image of object
Photo: Courtesy Newport Historical Society, R.I., Bequest of Peyton Randolph Hazard, inv. no. W1960.1.1; photo by Christopher Gardner
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Side chairs, set of three

Object number



Maker Unknown


Height, back: 41 1/2 in. (105.41 cm) Height, seat: 17 3/4 in. (45.09 cm) Width: 20 1/2 in. (52.07 cm) Width, rear feet and rail: 15 in. (38.1 cm) Depth, feet: 21 1/2 in. (54.61 cm)



Current location

Newport Historical Society


Probably made in Newport, Rhode Island
(view a map of Rhode Island)


Walnut (primary); maple (slip seat)




“VIII,” inscribed, on the underside of the slip seat of one of the chairs (NHS W1960.1.1); “VI,” inscribed, on the top surface of the front seat rail of the same chair; “V,” inscribed, on the underside of the slip seat of a second chair; “IIII,” inscribed, on the top surface of the front seat rail of the same chair


Thomas George Hazard, Jr. (1862–11946), Narragansett Pier, Rhode Island; by descent to Mrs. Thomas George Hazard, Jr. (née Nancy Lyman Pawle, 1897–1988), Narragansett Pier, Rhode Island; by descent to Peyton Randolph Hazard (died 1961), Newport, Rhode Island; bequeathed to the Newport Historical Society, 1962

Associated names

Peyton Randolph Hazard
Thomas George Hazard Jr.
Mrs. Thomas George Hazard, Jr.


Newport Historical Society, accession number W1960.1.2: The flat side stretchers are joined to the front legs and stiles with double-shouldered tenons and pinned in front and behind. The flat medial stretcher is tenoned into side stretchers. The rear stretcher is joined to the rear legs with round tenons. The front and side seat rails are tenoned into the tops of the front legs and secured with square pins. The side rails are joined to stiles with double-shouldered tenons and secured with a single square pin towards bottom of the rail. The underside of the proper right seat rail is roughly finished. The rear rail is joined to stiles with double-sided tenons, slightly offset to the outside and secured with square pins. The crest is tenoned into stiles and through pinned. The tenons of the crest are visible from its underside. The rear surfaces of the crest rail and stiles have chamfered edges. Chamfering of the stiles ceases just above the seat rail and then continues from just below the seat rail to just above the rear stretcher. The rear feat are angled backwards, but are not chamfered. The splat is slotted into the crest and into a molded shoe, which is affixed to the back seat rail with a single nail on either side. The outer surface of the splat is flush with the shoe and recessed where it meets the crest. The cabriole legs terminate in disk-shaped pad feet that sit upon smaller disks. The carved scrolls of the knees continue into the knee returns, which are secured with nails. The leather of the slip seat has been replaced, but the foundation upholstery ? including sack cloth, webbing, and stuffing ? appears to be original. The seat is supported with three strips of webbing, two running front to back and one running side to side, which are tacked to the top surface of the frame. The webbing is plain weave, and each strip is 1 ¾ inches wide. Although quite faded, the pattern appears to have been a central white stripe bordered in light brown, and two darker brown stripes on either side. Over the webbing is a coarse layer of sack cloth, also nailed to the top surface of the seat frame, which is woven from linen threads varying substantially in width. The seat is stuffed with grass, probably marsh grass, which can be seen through the open weave of the sack cloth.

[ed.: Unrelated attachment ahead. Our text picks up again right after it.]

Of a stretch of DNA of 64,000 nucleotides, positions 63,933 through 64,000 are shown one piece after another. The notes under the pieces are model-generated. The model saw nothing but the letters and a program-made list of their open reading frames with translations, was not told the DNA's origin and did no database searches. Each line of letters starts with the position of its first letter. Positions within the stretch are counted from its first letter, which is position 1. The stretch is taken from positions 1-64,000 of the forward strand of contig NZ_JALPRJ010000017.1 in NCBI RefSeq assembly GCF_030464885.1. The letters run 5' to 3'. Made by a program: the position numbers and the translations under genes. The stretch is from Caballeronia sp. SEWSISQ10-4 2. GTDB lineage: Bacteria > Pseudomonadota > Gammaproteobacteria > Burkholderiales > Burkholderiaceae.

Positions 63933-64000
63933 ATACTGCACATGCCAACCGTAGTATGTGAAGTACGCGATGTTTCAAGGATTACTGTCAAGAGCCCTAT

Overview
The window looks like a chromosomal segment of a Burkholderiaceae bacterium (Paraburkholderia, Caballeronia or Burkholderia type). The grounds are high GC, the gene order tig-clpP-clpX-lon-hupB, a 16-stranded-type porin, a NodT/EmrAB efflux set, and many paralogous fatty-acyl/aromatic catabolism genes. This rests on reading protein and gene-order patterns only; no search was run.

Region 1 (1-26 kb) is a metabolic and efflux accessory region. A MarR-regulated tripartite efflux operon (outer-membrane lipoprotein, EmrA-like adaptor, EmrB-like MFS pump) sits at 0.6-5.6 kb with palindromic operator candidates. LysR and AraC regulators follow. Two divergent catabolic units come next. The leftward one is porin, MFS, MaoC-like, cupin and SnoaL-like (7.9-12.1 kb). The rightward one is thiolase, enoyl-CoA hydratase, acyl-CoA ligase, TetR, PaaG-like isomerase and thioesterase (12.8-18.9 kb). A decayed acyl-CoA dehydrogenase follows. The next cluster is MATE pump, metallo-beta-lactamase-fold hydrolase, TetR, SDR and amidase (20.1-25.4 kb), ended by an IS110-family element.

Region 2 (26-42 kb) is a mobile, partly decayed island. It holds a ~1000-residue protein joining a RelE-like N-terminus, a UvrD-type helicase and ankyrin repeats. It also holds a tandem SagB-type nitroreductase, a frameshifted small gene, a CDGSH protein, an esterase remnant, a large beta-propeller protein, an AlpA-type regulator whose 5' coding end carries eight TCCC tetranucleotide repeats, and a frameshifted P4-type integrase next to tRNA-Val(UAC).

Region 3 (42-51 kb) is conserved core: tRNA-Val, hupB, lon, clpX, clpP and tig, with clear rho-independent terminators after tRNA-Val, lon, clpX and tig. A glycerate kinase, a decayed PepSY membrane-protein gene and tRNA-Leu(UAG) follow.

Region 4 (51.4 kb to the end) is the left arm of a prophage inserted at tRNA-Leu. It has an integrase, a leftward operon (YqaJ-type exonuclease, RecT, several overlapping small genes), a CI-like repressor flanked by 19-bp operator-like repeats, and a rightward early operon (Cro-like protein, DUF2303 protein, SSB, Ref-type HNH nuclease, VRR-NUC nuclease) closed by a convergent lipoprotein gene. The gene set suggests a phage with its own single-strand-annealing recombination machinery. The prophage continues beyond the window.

See also


Milo M. Naeve, "A New England Chair Design of 1730-1760 and Attributions to the Job Townsends of Newport," Newport History: Bulletin of the Newport Historical Society 72 (Spring 2003): 5, 13, 15, 17, charts 1–2, 4.
Ralph E. Carpenter, Jr., The Arts and Crafts of Newport, Rhode Island, 1640–1820 (Newport, R.I.: Preservation Society of Newport County, 1954), 39, no. 13, ill.
Patricia E. Kane et al., Art and Industry in Early America: Rhode Island Furniture, 1650–1830, exh. cat. (New Haven, Conn.: Yale University Art Gallery, 2016), 80, 254–257, 262, no. 45, fig. 2.